Monday, May 6, 2013

Susan Okie Wins Bethesda Poetry Competition

Susan Okie's poem "Perseid" was selected by Michael Collier as winner of the 2013 Poetry Contest organized by Bethesda Urban Partnership and Bethesda Magazine.  Ms. Okie is a member of The Writer's Center, and she has taken many workshops over the years.  We're glad to post her blog entry and winning poem. - The Editors


            I am a family practice doctor and medical writer who rediscovered my love of writing poetry in a workshop at Chautauqua about 15 years ago.  I am enormously grateful to the Writer’s Center for its role in helping me develop as a poet.  I’ve learned from the center’s gifted teachers, including Rose Solari, Judith McCombs,  Charles Jensen, Sue Ellen Thompson and, especially, Stanley Plumly. Friendships with other local poets have been an enduring gift of my studies there.

            In January, 2012, I embarked on the low-residency MFA program in poetry at Warren Wilson College in Swannanoa, NC. Although I questioned the wisdom of entering graduate school at 61, I can say now (as I near the end of the third semester) that it has been a transformative, joyous experience.  Each term, we work intensively with a single faculty member. My supervisors – Maurice Manning, Alan Shapiro and Marianne Boruch -- have nurtured my craft, expanded the breadth and depth of my reading, and helped me learn how to begin, how to be patient with a poem, how to revise.

            As a journalist who spent almost twenty years as a reporter and editor for the Washington Post, my greatest challenge has been moving away from linear thinking and narrative, toward the lyric and the unexpected. I wrote “Perseid” in late 2012, after my husband and I watched the August meteor shower with our younger son during a visit to  the Wind River range near Lander, Wyoming.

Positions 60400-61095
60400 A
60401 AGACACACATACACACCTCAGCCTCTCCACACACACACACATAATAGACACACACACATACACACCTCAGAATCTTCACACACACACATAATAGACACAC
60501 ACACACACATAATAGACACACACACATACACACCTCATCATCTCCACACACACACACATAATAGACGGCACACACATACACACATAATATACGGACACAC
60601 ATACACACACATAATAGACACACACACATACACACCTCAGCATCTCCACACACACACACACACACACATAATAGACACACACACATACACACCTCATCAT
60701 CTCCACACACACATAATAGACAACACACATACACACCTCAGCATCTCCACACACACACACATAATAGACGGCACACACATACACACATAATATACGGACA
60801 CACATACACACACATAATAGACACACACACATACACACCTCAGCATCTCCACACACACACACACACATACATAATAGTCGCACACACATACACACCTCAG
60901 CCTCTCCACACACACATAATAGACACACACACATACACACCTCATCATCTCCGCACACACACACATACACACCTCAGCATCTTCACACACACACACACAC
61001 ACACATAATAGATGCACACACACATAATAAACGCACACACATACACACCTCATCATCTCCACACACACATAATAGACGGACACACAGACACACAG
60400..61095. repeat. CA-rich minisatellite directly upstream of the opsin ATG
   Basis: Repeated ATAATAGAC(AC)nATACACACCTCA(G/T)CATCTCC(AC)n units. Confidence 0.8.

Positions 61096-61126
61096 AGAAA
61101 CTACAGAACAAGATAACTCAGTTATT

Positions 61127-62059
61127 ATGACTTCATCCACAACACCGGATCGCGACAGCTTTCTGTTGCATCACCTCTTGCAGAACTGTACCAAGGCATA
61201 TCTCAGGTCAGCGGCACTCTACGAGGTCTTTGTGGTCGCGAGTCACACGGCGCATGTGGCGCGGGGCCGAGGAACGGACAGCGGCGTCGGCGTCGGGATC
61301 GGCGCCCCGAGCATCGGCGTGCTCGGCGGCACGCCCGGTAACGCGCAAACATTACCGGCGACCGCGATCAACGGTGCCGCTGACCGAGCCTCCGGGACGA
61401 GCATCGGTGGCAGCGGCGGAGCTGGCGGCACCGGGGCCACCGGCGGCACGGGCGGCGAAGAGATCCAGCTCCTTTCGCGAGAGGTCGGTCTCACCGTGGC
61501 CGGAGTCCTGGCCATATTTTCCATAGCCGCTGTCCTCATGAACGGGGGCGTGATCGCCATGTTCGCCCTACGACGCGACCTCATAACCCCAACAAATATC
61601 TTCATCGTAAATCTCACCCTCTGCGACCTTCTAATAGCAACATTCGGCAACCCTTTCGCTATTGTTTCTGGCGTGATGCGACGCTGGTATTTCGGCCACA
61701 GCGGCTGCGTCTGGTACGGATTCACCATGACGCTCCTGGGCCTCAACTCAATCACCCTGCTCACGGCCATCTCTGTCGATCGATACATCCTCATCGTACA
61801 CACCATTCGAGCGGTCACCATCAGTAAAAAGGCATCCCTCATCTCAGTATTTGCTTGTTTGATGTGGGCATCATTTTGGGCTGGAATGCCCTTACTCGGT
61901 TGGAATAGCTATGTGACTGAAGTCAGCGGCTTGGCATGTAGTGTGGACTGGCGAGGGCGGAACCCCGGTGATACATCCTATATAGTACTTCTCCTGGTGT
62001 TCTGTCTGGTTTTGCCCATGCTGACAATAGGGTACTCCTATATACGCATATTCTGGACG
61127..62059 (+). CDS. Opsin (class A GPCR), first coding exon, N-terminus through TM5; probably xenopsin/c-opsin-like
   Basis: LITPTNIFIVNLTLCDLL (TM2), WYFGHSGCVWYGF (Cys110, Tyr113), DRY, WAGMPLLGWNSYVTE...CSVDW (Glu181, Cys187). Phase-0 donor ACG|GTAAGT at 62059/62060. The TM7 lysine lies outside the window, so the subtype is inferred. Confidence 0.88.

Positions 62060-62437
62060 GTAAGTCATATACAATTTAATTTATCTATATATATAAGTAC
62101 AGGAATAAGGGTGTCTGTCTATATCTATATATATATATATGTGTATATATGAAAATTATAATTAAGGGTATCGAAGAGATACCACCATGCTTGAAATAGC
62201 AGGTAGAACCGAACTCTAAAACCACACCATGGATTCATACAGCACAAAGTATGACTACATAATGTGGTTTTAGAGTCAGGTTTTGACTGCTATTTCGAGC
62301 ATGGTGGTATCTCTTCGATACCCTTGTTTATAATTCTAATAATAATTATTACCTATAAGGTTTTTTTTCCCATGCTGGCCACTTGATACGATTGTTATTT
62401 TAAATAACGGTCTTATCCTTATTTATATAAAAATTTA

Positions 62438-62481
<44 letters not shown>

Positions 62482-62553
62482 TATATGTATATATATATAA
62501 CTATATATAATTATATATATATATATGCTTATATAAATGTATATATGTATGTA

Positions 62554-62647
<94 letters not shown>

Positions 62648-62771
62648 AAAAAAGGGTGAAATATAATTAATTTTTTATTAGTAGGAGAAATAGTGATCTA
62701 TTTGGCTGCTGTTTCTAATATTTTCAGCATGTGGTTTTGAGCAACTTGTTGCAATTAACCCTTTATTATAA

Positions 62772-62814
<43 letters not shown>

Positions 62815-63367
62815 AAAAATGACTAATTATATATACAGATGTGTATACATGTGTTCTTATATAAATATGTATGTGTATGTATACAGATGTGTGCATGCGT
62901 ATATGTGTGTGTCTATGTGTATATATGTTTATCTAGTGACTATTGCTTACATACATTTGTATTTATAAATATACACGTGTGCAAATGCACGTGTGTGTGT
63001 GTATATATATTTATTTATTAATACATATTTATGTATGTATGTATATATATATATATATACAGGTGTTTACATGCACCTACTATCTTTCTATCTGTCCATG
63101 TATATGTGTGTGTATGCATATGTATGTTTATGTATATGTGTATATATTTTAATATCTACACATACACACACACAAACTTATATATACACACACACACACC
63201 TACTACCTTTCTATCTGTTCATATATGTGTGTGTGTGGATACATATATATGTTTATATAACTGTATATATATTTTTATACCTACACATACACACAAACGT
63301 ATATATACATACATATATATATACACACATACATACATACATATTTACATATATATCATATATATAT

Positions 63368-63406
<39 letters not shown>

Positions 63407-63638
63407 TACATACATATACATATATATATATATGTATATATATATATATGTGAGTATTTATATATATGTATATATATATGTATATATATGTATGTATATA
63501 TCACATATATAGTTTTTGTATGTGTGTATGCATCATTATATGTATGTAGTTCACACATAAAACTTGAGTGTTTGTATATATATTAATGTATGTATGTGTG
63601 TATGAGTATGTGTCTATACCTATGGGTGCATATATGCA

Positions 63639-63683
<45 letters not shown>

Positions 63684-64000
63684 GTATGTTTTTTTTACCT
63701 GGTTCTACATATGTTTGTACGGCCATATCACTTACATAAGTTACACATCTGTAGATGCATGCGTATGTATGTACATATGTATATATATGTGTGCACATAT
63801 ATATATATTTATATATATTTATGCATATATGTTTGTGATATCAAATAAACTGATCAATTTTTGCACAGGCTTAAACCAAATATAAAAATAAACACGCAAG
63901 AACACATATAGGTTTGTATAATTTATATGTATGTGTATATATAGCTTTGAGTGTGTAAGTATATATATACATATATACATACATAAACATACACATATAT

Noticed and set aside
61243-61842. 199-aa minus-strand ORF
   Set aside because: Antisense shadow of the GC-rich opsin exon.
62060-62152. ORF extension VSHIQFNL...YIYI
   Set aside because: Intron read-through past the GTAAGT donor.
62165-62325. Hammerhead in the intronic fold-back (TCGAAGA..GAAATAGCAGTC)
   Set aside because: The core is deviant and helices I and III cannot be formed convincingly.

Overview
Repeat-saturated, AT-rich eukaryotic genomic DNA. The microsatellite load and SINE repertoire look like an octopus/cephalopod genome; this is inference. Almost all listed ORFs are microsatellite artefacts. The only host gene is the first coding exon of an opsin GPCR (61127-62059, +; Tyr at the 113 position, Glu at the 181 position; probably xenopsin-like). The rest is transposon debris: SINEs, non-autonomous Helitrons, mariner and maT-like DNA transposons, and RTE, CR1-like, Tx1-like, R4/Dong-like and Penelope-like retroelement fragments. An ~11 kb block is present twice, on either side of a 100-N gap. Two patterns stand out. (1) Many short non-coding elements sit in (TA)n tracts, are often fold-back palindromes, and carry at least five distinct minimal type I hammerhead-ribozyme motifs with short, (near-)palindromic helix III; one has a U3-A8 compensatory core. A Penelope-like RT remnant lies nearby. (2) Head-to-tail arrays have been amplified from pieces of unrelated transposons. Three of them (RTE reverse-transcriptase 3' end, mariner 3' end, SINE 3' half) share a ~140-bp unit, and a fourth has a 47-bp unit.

My poems have been published in The Bellevue Literary Review, The Gettysburg Review, Passager, and the Journal of the American Medical Association. One is forthcoming in Hospital Drive, the literature and humanities journal of the University of Virginia School of Medicine. I am still active in medicine, volunteering weekly in a Montgomery County clinic for uninsured adults and teaching first-year medical students at Georgetown University about how to talk with and listen to patients.

                                                                                                            -- Susan Okie



Three of us in plastic chairs,
wearing all we brought, legs
under a quilt, tipping back.
The galaxy’s rim spins
above, silver churning
on starless black. That dark
is interstellar dust, says
my husband, not nothing.
I choose a black hole
in the wild white river,
and let my eyes unfocus, till
stars at my vision’s edge
brighten and burn,
steady in this high air.
Then a rushing spark,
a wake that glows and vanishes.
Under the blanket, Jacob
squeezes my hand. Nothing,
then another spark, another,
and on our right a flash
aims right for us and
goes out, burned to ash.

                                    --  Susan Okie




May Kuroiwa said...

Gorgeous images without a hint of saccharin. Movement, human contact with physical sensations and emotions, and definite place in space.
Lovely work!

Tea norman said...